7. After a strong run of profits, I try to play smaller rather than larger. My biggest losses have always followed my largest profits.
  8. Bottom fishing is one of the most expensive forms of gambling. It’s OK to break this rule on occasion if you have sufficient justification.
  9. Before taking a position, always know the amount you are willing to lose. Know your “uncle point” and honor it.
  10. When T-bonds and T-bills differ in respect to their individual relationship between price and the moving average – one above the moving average, the other below – have no position until one confirms the direction of the other.
  11. The most important thing is money management, money management, money management. Anybody who is successful will tell you the same thing.
  12. The one area that I am constantly trying to improve on is to let my gains run. I’m not able to do that well. I’m always working on it. I just love to take profits.
  13. If you’re ever very nervous about a position overnight, and especially over a weekend, and you’re able to get out at a much better price than you thought possible when the market trades, you’re usually better off staying with the position. When your worst fears aren’t realized, you probably should increase your position.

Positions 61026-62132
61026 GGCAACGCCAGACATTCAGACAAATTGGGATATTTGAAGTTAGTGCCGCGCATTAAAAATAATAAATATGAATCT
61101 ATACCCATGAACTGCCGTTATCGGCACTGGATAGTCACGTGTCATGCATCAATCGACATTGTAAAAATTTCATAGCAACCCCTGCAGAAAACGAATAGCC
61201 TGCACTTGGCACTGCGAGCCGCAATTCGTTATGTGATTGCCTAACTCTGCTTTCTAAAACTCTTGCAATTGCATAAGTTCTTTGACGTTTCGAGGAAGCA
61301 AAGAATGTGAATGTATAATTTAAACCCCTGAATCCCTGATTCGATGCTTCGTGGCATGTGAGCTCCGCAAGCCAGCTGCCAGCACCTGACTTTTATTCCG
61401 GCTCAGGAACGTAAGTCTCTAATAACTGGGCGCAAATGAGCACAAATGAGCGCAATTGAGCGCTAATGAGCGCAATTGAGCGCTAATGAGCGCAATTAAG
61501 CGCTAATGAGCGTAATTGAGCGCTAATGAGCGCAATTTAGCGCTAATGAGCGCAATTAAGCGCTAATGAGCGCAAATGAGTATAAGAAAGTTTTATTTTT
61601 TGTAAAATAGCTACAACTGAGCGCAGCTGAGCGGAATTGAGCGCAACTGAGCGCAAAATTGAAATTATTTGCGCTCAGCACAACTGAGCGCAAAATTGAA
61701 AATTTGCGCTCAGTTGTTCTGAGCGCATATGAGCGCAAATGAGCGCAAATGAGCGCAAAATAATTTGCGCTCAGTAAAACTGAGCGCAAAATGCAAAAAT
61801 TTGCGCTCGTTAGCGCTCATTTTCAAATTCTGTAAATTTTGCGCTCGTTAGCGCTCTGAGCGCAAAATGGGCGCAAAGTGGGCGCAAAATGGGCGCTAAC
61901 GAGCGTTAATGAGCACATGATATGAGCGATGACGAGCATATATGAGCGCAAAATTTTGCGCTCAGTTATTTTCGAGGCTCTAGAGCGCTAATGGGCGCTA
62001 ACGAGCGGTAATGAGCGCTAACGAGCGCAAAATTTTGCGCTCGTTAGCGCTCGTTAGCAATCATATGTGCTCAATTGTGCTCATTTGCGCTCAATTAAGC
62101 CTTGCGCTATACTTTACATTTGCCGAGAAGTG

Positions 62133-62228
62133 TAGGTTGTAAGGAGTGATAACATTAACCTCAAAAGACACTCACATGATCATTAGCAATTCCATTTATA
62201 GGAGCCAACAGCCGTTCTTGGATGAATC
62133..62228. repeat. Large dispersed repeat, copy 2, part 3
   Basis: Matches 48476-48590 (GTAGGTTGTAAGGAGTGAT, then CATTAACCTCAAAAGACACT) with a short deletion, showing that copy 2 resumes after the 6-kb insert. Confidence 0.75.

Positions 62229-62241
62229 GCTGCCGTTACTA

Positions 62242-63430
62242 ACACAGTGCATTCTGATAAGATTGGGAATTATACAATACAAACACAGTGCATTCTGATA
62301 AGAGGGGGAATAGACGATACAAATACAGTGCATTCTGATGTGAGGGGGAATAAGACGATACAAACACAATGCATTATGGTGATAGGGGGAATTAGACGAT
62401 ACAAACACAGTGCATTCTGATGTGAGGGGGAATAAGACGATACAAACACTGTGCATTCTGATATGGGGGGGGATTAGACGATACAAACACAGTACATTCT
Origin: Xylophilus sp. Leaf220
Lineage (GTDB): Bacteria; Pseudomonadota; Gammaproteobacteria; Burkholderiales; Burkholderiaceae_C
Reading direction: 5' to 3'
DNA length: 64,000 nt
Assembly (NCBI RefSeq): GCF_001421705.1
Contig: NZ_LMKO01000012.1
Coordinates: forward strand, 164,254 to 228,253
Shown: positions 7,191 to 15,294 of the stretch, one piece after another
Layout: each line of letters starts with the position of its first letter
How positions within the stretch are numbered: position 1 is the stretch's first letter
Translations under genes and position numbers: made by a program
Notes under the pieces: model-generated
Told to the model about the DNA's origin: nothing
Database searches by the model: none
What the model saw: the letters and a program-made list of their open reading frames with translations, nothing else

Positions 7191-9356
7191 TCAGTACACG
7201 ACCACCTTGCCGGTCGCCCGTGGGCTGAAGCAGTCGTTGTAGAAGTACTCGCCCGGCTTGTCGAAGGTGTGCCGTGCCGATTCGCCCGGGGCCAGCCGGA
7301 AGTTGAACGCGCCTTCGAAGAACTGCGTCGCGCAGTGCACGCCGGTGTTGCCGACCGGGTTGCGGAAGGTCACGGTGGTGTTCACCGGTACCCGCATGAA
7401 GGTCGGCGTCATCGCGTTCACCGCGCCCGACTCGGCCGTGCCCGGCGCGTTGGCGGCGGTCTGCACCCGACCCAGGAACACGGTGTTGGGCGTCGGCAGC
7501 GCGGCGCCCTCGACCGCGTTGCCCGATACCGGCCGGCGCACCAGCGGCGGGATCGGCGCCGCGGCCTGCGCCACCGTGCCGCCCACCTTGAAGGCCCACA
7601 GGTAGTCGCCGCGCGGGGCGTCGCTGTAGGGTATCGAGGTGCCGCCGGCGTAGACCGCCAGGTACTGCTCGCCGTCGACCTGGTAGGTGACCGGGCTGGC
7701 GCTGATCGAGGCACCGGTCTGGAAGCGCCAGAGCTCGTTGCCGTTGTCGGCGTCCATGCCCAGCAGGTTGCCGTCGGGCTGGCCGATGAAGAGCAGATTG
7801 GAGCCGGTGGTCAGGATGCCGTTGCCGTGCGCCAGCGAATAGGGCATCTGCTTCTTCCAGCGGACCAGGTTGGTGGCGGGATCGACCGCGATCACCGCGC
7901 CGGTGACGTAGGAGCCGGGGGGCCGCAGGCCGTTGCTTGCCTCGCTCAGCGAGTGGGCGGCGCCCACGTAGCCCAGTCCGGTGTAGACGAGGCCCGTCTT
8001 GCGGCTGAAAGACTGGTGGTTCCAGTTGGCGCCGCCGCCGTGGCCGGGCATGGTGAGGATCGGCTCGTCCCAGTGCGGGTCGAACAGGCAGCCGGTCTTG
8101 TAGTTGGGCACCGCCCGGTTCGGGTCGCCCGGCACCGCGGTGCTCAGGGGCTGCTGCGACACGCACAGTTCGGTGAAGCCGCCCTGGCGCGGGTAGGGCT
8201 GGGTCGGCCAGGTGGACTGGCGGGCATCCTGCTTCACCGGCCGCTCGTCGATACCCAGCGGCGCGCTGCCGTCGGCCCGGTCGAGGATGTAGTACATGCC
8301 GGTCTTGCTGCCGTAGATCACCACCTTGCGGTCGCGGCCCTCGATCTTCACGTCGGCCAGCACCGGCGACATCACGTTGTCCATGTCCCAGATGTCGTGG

Conclusions

This is a lively chapter about a passionate man.

See also:  Scott Ramsey - Low Risk Futures Trader

For a long time, I thought that we weren’t going to get any details on how Schwartz made his money, but the list of trading rules at the end is pretty good.

As Schwager points out, Schwartz’s story will provide encouragement to those who are not overnight successes.

  • He lost money for a decade, only winning when he completely abandoned his initial system by switching to TA.

Schwager says that:

The key lesson is that each trader must find his or her own best approach. He became successful when his desire to win took precedence over his desire to be right.

Risk control is also key for Schwartz.

We didn’t learn exactly which TA rules helped Marty to his fortune, but we learned a lot about his winning mentality.

  • Until next time.

Mike is the owner of 7 Circles, and a private investor living in London. He has been managing his own money for 35 years, with some success.

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Marty Schwartz – Champion Trader

by Mike Rawson time to read: 5 min